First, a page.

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http://assets-s3.rollingstone.com/assets/images/album_review/92c5c234fb2dab4821e8a7e55b9d7d6a635bc07d.jpg Wilson Pickett In Philadelphia

Wilson Pickett

Wilson Pickett In Philadelphia

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November 26, 1970

Wilson Pickett meets Gamble & Huff, the Philadelphia-based soulwriting and production consortium, and the results are mixed. Kenny Gamble, Leon Huff and their musical staff (including Bunny Sigler and Ugene Dozier) wrote, arranged and produced all the tunes on the album. They also did all the studio instrumental work save the horns and strings.

The album's mighty consistently funky — Pickett and the rhythm section work well together — but the horns and strings aren't always used effectively or uniquely. A lot of the cuts, although heavy rockers, are sorta standard soul with not much new or different to them. "Run Joey Run" is a poppa's got a gun song. It's a steamroller, but a sort of familiar one. Another song, "Come Right Here", almost gets into a really fine low-key highenergy sax-drum-Pickett interplay, but falls off the edge.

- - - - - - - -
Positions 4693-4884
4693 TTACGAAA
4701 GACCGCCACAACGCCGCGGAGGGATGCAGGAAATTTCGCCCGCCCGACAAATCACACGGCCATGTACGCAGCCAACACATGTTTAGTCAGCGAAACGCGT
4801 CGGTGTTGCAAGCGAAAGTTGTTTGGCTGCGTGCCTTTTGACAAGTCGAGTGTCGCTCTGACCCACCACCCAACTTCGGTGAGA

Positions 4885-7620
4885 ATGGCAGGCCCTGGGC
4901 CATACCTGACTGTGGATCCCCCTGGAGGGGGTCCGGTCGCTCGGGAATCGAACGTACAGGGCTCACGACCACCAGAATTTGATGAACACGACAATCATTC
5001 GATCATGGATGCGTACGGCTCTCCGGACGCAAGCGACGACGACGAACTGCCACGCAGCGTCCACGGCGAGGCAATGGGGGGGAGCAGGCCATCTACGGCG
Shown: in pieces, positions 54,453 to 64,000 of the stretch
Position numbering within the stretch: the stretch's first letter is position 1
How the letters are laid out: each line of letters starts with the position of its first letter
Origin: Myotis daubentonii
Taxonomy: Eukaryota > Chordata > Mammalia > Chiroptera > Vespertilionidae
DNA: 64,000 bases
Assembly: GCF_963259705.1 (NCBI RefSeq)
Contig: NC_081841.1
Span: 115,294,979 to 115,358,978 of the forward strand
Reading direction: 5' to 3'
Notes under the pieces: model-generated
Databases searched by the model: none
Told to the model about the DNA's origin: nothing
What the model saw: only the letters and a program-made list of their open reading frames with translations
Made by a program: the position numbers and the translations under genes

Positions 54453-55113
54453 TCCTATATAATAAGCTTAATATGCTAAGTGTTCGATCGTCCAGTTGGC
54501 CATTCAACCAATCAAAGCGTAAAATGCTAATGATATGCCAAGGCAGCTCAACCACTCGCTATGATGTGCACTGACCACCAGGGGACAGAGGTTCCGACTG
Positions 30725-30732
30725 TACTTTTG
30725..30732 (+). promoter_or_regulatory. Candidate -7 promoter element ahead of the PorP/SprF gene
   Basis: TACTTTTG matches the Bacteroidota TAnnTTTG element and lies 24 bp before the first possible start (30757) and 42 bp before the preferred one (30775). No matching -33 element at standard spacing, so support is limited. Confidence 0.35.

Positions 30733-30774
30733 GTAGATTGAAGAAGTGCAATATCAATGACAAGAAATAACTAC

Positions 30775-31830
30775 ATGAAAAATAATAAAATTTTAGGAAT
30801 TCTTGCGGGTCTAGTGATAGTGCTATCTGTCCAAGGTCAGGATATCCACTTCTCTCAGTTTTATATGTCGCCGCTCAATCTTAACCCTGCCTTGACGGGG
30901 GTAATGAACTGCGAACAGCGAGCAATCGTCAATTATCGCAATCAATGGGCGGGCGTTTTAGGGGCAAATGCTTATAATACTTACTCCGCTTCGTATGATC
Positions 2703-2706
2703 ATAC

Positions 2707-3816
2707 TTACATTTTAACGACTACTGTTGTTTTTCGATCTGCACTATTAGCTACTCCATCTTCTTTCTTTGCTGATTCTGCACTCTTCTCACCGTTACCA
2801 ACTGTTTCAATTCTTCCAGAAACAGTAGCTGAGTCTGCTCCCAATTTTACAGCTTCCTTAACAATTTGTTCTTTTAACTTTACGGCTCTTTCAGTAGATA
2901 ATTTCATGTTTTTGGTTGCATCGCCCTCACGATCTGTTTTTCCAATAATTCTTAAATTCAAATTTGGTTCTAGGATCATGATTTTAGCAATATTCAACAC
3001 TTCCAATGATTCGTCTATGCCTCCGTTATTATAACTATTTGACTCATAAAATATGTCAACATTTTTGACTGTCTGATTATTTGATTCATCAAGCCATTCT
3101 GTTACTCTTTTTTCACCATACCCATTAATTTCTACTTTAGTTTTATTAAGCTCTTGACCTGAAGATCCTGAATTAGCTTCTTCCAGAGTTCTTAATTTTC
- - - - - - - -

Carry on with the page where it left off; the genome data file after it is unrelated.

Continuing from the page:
"Bumble Bee (Sting Me)" is buzzin'; "Don't Let the Green Grass Fool You" is rollin'; "Get Me Back on Time, Engine Number Nine" is really strong, but again standard; and "International Playboy." The rest of the cuts strike me as being just pleasant, or not much of anything.

It'd be a good guess that Gamble-Huff and Pickett will be getting into some good soul things together, given a little time. The promise is there, 'cause their bags aren't far apart, and the staff musicians fit real well with Pickett's style. If Gamble-Huff can come up with some more flavorful arrangements and more tunes off the beaten path, tailored to Wilson himself, there'll be some mighty fine funky music coming out of Philadelphia.

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